If you bet the turn I think it has to be with the intention of betting rivers like this. Like you said, he won't fold AA to a 2/3-pot bet on the turn, but he might fold on the river when a lot of straights get there.
March 4, 2017 | 2:03 p.m.
Jonna, if you have an example handy of a counterintuitive flop spot with a hand like this - either looks like a stackoff and isn't, or looks light but is a stackoff - could you post it? I think that would be super helpful. Thanks!
Feb. 9, 2017 | 4:41 p.m.
Was wondering if anyone knows of software for Ignition with functionality like Table Ninja (table stacking/tiling, hotkeys, preset bet sizes, etc.). The only one I can find that looks like it might support Ignition is StackAndTile but their website looks super sketchy.
Feb. 6, 2017 | 7:09 p.m.
I don't think image is too important here. We're not really trying to rep a stronger hand than we have, nor do we expect anyone to fold anything good. It's just a question of whether we have enough equity to get the rest in. My guess is that we do and we may as well bet-call it off on the flop, but this is exactly the kind of situation where PokerJuice tells the tale. Reasons to play passively could include wanting to get away from the hand given certain action, or inducing opponents to put in money with dominated hands. I don't really see those coming into play here, but you could maybe argue for a check-fold if the deep stack pots, for example. As played I think you have little choice but to shove turn.
Feb. 3, 2017 | 4:21 p.m.
Prioritization in Decision-Making
Pro Magic player Paulo Vitor Damo da Rosa recently wrote a "What's the Play?" about a turn one decision. You know you're going to cast two cards, the question is which way it's best to sequence them. I won't dive into the specifics of the situation, since many of you probably don't play Magic. Suffice it to say there are many factors in play, but ultimately it comes down to a binary decision. What I really want to talk about is what this example reveals about many people's decision-making process.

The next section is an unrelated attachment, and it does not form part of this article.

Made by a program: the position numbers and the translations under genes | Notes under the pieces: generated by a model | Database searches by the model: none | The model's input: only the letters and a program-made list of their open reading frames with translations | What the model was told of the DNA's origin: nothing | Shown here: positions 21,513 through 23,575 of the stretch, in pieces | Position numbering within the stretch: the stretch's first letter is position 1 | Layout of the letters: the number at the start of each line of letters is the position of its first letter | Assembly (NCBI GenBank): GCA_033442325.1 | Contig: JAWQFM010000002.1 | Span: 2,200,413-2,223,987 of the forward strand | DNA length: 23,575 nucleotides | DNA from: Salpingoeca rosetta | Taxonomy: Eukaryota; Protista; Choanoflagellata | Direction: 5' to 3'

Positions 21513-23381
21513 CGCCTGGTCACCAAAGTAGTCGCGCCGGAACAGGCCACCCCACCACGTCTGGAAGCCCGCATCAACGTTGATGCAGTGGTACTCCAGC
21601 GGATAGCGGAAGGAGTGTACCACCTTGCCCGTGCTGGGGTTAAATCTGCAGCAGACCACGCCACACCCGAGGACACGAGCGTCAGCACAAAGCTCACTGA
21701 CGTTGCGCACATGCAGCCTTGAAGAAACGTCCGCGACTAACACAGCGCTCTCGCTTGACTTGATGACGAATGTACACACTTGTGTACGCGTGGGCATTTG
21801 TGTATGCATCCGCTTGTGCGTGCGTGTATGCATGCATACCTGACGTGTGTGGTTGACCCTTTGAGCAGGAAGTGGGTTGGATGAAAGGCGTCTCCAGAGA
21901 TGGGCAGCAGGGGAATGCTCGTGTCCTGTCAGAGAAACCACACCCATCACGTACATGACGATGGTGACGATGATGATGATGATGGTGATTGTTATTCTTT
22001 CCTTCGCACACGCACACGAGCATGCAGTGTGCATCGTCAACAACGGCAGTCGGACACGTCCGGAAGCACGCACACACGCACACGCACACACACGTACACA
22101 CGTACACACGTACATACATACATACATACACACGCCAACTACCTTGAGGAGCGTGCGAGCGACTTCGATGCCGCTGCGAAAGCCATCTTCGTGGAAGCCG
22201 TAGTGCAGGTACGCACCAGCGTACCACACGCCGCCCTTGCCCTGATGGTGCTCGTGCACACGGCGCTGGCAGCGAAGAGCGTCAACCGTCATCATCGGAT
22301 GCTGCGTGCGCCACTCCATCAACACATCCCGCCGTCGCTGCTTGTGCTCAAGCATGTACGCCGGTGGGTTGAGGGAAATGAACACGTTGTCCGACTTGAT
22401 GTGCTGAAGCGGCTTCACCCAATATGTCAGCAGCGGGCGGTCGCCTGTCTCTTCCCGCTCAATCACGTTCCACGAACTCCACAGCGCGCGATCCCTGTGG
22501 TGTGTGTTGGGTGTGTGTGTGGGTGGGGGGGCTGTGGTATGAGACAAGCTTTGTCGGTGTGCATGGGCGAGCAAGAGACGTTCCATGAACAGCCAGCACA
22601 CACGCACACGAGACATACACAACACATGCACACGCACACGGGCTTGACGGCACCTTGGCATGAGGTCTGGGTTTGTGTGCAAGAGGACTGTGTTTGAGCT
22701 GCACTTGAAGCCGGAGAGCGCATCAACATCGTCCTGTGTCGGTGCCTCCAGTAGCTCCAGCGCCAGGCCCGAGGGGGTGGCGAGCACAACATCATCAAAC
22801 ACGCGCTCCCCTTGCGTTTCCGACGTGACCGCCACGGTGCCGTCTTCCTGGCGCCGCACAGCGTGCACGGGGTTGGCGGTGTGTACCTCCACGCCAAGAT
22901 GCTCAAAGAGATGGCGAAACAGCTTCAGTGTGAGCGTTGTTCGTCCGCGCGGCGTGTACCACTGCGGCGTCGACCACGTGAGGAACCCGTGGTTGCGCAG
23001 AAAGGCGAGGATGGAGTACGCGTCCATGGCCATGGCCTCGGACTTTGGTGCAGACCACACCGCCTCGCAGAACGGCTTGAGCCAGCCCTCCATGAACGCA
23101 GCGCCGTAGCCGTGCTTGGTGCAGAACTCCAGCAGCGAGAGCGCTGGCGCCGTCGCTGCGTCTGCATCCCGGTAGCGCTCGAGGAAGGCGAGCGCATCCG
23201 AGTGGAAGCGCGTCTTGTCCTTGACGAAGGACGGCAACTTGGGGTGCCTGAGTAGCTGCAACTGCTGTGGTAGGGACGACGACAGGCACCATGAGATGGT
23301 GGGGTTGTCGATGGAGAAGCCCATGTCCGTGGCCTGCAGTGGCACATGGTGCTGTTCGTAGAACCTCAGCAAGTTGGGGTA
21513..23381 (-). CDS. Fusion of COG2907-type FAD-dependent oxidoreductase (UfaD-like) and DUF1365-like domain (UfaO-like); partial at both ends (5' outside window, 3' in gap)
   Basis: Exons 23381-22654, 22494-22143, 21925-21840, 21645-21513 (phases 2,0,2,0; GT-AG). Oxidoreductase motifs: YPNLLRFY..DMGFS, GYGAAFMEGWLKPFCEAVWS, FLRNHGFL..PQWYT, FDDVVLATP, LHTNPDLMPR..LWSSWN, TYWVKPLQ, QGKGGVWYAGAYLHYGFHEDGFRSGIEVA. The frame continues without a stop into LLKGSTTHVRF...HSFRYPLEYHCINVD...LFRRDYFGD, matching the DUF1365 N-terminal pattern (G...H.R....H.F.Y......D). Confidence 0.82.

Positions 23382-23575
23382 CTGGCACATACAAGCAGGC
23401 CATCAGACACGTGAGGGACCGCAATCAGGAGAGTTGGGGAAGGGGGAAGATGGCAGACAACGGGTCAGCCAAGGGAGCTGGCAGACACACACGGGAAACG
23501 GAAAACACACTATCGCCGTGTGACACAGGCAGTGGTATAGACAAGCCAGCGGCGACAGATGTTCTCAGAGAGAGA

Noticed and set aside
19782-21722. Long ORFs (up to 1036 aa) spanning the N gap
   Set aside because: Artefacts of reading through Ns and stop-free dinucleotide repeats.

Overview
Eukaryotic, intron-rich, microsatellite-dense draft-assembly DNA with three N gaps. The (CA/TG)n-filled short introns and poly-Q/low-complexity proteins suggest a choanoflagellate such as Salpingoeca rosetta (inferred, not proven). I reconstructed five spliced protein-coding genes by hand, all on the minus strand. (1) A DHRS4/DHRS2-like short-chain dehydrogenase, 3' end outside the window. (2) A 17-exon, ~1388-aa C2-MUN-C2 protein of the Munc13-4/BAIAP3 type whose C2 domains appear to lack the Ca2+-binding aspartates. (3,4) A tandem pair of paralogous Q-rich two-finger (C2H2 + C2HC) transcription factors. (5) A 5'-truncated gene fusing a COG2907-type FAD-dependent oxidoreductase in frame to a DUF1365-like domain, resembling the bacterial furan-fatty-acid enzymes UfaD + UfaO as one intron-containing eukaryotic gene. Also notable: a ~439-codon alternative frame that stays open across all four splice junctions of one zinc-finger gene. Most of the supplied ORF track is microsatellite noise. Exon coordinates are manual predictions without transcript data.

The comments section of this article gives us a nice window into how people approach a decision like this. What I found so interesting is that almost everyone answered the question in the same form; and that form, in my view, is clearly inadequate to answer the question.
Let's say there are 10 potentially relevant factors in this situation, but ultimately we must choose A or B. Almost every answer was some version of
I would choose A because factor 3 points towards A for reasons x, y,
For the most part I agreed with these answers. That is, factor 3 really did support decision A for the reasons they said. However, this answer is missing a piece that is absolutely essential for making a strong case about the ultimate decision. At this point I'd like you to do me a favor: pause for a moment and consider what this answer is missing. From my perspective, this answer is obviously missing something really important. But clearly there exists an informal consensus that this answer is appropriate, because this is how most people chose to answer. I'm curious if you guys will see it the same way I do. Okay, leaving some blank space now...
In my view the key thing this answer is missing is a case for why factor 3 is more important or relevant than all the other factors. Sure, factor 3 points towards A, but what about factors 1, 2, and 4-10? Why did you ignore all of them? Were they less important than 3? Did you somehow figure out they all came out in the wash and and it all came down to 3? I think an appropriate answer should look like this: